Tuesday, December 6, 2016

Advent-How Michelangelo Struggled to Show Christ's Ultimate Sacrifice





It's the second week of Advent 2016.

Set aside the crazy aspects that take place, you know what they are, and think of the heart meaning of Advent with me. 

Breathe in deeply. Hold the air. Slowly release. Ready? This is a time of wonder and preparation. Dedicate your thoughts for what is about to come: The celebration of the birth of Christ the King.

Feels good, yes?







Okay, I couldn't get Italy off my mind for today's post. Why? Because Michelangelo's four Pietas are seared in my memory from my trip to Italy this last October. The power. The emotion. I could have stood before each one for hours, so deeply impacted with the message.




Here is the artist's first Pieta. Showcased in St. Peter's Basilica in the Vatican City. Seeing this piece was beyond inspirational. Michelangelo sculpted this piece when only twenty-three years old. Mary is portrayed as a young person, indicating that Christ died even for her. See the way she holds Jesus as a nurturing mother? Michelangelo's portrayal of Mary and Jesus is breath-taking. Consuming. Powerful.





The Palestrina Pieta on display at the Accademia Galleria in Firenze, (Florence), Italy was Michelangelo's second attempt to satisfy his image of this scene. In the hall leading up to the famous statue of David are these magnificent works all by Michelangelo. What took me back, and caused me to just stand before these works and look at them was the passion expressed in the pieces. The reality of Jesus's death after coming down from the cross. The compassion, and determination to take his body to a safe place on Nicodemus and Mary's face. And it's not just their faces, the passion is expressed in Jesus's lifeless legs, Mary and Nicodemus's muscles holding their blessed Lord. How could we but feel the truth of this scene? As matter of fact, Michelangelo was so consumed with the expression of emotions that he walked away from this piece feeling he hadn't done a good enough job.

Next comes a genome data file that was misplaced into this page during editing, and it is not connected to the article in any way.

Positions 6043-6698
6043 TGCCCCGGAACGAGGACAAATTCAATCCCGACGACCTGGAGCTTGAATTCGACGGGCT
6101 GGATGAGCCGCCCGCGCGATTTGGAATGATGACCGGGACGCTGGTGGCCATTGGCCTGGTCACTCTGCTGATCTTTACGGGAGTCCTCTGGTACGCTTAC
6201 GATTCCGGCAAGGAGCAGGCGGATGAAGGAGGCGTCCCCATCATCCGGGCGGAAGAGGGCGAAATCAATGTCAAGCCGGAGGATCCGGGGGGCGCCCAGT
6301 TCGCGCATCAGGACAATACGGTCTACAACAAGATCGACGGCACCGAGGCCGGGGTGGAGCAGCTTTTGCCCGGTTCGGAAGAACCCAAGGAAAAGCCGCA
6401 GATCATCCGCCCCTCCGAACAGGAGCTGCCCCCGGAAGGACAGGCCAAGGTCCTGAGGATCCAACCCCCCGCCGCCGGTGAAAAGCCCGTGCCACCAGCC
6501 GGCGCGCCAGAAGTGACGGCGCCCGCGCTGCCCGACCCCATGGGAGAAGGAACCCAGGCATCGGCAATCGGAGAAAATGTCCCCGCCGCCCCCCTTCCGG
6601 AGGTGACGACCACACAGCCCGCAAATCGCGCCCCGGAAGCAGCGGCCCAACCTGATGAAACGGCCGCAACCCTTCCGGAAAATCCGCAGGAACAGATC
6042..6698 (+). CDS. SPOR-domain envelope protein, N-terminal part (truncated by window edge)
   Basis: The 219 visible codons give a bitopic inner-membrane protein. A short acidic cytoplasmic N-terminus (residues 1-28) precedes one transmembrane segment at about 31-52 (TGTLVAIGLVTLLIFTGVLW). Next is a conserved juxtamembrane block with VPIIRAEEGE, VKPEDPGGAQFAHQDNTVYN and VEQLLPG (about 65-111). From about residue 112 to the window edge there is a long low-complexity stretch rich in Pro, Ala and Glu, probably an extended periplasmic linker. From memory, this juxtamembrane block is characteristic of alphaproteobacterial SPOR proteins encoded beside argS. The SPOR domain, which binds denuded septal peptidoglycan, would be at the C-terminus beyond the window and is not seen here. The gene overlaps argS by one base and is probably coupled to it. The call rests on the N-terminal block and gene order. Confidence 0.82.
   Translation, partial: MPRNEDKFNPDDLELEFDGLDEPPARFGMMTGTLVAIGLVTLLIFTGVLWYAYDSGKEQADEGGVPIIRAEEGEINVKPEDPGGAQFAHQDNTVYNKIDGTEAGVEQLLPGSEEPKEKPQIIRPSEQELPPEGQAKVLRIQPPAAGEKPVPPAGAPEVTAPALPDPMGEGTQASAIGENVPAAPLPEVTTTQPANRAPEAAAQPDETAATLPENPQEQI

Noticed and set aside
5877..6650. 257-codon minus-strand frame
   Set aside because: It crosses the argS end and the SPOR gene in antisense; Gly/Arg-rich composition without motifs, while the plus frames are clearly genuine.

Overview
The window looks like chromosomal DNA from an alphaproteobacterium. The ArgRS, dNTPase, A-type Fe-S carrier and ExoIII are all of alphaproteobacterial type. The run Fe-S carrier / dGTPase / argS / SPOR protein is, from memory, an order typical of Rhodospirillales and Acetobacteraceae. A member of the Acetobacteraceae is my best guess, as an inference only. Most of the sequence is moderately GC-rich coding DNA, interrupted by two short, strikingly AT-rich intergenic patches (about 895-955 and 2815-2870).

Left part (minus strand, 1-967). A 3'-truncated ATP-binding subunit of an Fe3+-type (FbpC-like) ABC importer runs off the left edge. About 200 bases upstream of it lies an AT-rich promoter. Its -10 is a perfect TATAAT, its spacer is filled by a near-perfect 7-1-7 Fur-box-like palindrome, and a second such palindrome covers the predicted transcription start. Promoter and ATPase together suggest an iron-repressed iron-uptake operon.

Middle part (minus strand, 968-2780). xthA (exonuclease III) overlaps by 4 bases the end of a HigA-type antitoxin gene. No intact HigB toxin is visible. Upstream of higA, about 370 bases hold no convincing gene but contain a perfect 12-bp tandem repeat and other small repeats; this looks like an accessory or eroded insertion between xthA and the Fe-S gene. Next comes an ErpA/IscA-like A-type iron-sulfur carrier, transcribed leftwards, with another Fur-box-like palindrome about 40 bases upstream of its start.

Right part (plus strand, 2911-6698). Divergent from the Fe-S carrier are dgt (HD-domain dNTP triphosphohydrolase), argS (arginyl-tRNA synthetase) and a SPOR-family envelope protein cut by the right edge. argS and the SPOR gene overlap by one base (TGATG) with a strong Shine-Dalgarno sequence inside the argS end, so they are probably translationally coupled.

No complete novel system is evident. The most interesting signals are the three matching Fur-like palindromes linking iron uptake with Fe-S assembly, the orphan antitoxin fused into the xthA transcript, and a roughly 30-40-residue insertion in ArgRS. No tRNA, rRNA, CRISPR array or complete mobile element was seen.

Michelangelo quickly felt compelled to make a third. This is the Deposition Pieta and is on display in the Museo dell Opera in Florence. Michelangelo began this work when he was seventy-two without being commissioned. He was making it for his own tomb. So consumed with this scene, he sculpted his own face in for Nicodemus, demonstrating his heartache for the sin he had done to cause Christ's death. Again, in frustration for not getting the piece the way he wanted it, he tried to destroy it. He left the piece broken and never returned to it. Another artist was hired to make repairs. Notice that the first Pieta had Mary and Jesus. The second one added Nicodemus, and this third one adds Mary Madeline. This is a magnificent work, all chiseled from one piece of rock.









Rondanini Pieta is on display in the Castle Sforzesco in Milan and completed in 1564. Michelangelo had said he was done making the Pieta after the Deposition Pieta. Apparently he couldn't get this scene out of his mind. He worked on this piece even on the last day of his life, attempting to capture Christ's death and Mary's deep mourning. 


When looking at this piece from certain angles, you can see Jesus bearing Mary's weight on his back. The love of Christ not only sacrificing his life to take the punishment for our sins, but also holding us up in our deepest sorrows.








So now you can see why these works of Michelangelo became the ideal topic of an Advent post. 

One last though.It is said that Michelangelo did not feel he formed sculptures out of the rock, he felt he was releasing the piece hidden in the rock, merely chiseling away the rock to reveal what was there.

Blessings on your Advent season.

This post has been brought to you by the one word: Advent'sUltimateSacrifice





If you have questions or want to know more about Christ's ultimate sacrifice, please feel free to email me, maryveewriter@gmail.com 


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